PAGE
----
By Jessie Bazan, communication senior
The university community mourns the passing of the former president of South Africa, Nelson Mandela. Here, students who participated in Marquette’s popular South Africa Service Learning Program comment on Nelson’s influence.
“I think the biggest impact Mandela had on my time in South Africa was through the stories of those who lived during his time and who were affected by the Truth and Reconciliation Commission. We met the man who was the mayor of Cape Town when Mandela was released from prison, and hearing his stories about the celebratory atmosphere of the city on that day helped to emphasize how beloved he was in the country. We also met two men who were convicted for murdering an American girl named Amy Biehl. They were forgiven by the parents of the girl during the TRC and now work for the Amy Biehl Foundation, a foundation set up by the parents to work with the youth of township schools. It was an extremely powerful example of the impact of Mandela's choice to pursue reconciliation rather than revenge or retribution following the end of Apartheid.”
Kevin Foley, education senior
“Nelson Mandela was, is and will continue to be a symbol of hope for South Africa and the world. There's a reason his image is painted on many schools and etched on South African currency; he worked and suffered — against all odds — for justice and democracy so South Africa could come to hope for and realize freedom without racial boundaries.”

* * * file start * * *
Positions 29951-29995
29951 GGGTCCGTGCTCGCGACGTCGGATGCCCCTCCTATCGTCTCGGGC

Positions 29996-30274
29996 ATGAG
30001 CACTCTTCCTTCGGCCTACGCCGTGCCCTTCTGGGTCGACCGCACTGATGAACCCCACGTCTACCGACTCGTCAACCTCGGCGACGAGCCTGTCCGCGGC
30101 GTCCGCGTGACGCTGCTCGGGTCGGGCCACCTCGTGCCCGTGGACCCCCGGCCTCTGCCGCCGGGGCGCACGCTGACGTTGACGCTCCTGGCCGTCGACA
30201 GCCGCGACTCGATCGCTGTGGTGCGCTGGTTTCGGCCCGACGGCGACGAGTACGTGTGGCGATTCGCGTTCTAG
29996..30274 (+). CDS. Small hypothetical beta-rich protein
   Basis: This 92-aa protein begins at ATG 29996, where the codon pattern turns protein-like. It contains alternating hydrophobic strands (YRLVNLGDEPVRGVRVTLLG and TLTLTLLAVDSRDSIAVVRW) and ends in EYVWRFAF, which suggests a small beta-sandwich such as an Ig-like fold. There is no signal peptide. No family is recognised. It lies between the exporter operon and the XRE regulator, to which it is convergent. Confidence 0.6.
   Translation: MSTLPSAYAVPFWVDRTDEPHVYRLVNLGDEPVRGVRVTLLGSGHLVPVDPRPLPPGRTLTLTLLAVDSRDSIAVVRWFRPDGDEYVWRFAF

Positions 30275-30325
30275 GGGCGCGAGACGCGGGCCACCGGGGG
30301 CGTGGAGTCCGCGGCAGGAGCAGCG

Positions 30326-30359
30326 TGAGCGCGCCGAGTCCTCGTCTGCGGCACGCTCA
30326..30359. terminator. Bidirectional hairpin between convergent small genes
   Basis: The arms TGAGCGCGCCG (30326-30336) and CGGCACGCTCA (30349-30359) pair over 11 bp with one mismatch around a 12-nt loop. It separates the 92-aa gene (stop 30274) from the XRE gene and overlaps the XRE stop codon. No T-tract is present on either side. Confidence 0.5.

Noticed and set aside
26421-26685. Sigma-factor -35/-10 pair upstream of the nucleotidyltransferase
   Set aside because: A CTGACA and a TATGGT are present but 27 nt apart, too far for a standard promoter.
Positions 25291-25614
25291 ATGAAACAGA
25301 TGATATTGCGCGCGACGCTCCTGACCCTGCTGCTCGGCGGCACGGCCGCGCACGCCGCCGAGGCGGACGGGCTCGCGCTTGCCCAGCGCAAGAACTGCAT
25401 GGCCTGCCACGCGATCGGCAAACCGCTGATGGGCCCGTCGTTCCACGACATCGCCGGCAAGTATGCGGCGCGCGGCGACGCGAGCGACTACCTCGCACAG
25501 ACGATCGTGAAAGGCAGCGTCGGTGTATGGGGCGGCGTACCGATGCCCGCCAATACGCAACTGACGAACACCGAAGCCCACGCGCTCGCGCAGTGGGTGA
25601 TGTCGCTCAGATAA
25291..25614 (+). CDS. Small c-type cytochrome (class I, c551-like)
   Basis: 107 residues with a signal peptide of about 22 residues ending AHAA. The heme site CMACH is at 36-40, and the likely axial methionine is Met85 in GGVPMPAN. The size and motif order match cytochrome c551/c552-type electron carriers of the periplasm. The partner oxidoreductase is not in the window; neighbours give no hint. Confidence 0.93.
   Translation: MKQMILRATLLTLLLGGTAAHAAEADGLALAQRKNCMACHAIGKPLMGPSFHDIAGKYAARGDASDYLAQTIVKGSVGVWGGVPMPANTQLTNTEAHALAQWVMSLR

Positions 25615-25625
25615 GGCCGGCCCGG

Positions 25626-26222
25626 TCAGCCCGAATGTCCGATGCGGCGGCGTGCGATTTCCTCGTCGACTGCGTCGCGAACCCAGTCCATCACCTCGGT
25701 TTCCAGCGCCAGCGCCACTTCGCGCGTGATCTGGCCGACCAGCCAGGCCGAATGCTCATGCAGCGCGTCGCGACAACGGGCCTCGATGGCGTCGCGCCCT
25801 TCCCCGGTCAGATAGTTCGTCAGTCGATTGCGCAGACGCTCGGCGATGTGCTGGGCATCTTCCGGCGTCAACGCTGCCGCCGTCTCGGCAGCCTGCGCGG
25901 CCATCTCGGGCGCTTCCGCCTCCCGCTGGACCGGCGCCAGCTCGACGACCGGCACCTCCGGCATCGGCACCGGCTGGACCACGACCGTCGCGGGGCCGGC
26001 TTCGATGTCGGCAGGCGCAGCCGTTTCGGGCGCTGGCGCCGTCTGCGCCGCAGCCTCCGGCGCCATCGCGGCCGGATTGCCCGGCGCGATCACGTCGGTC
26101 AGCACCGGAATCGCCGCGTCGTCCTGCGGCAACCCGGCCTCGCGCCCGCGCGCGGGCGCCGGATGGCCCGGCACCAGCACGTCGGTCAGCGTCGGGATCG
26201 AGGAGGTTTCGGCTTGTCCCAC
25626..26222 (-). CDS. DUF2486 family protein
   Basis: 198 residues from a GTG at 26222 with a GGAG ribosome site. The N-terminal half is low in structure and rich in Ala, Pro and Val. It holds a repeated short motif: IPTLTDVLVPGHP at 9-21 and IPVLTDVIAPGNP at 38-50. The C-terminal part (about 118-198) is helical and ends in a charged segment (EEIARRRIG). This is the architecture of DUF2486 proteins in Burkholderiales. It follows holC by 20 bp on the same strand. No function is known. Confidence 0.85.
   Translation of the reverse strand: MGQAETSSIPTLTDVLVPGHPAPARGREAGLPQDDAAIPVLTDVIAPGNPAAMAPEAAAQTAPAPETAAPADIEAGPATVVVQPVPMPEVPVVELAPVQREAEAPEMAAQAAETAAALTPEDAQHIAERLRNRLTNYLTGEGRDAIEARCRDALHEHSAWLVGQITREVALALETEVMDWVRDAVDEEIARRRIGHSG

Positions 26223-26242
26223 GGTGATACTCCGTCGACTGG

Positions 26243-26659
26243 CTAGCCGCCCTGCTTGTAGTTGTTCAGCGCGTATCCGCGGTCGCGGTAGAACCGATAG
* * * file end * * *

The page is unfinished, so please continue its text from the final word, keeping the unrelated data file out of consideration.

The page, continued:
Ryan Knott, arts and sciences senior
“I never met Nelson Mandela in person, but he touched my heart in an extraordinary way. When I became a part of the South African culture, I took on his personal influence as well, an influence of courage and faith in the face of any obstacle”
Emma Scuglik, Arts '13
A service in honor of Nelson Mandela will be held today at 4:30 p.m. in the Chapel of the Holy Family. All are welcome.